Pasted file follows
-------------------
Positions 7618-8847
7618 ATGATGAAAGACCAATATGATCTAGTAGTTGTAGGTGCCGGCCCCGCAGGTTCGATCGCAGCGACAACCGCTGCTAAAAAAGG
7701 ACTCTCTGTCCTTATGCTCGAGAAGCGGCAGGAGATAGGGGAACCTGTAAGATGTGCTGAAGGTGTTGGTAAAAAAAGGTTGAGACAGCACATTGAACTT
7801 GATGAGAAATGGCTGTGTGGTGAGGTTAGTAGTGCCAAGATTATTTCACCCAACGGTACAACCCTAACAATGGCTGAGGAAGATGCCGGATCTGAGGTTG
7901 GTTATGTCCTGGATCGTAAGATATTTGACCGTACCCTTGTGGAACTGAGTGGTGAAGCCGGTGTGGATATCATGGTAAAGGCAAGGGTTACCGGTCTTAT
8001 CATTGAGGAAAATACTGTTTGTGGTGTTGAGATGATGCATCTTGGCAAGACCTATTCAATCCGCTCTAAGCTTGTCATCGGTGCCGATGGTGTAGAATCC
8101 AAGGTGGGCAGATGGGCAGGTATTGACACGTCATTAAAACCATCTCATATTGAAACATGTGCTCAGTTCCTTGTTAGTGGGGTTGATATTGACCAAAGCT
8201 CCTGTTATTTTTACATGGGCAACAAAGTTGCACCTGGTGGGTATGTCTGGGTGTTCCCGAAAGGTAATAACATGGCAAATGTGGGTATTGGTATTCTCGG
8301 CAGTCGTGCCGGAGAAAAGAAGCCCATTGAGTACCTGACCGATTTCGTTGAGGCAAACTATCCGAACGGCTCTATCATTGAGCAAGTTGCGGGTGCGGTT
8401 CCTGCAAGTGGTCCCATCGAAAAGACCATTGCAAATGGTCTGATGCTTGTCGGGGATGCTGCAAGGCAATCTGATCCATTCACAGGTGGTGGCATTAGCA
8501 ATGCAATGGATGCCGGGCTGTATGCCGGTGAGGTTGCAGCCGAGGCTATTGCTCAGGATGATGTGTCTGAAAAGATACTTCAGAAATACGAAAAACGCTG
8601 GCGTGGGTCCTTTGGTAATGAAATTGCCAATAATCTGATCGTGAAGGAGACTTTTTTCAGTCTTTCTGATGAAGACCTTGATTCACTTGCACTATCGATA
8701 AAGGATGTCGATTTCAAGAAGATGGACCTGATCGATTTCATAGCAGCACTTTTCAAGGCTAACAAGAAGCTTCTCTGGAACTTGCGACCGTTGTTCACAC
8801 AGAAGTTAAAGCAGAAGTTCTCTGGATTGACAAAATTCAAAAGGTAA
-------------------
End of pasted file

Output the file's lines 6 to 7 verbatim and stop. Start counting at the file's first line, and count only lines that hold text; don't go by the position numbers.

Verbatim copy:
8001 CATTGAGGAAAATACTGTTTGTGGTGTTGAGATGATGCATCTTGGCAAGACCTATTCAATCCGCTCTAAGCTTGTCATCGGTGCCGATGGTGTAGAATCC
8101 AAGGTGGGCAGATGGGCAGGTATTGACACGTCATTAAAACCATCTCATATTGAAACATGTGCTCAGTTCCTTGTTAGTGGGGTTGATATTGACCAAAGCT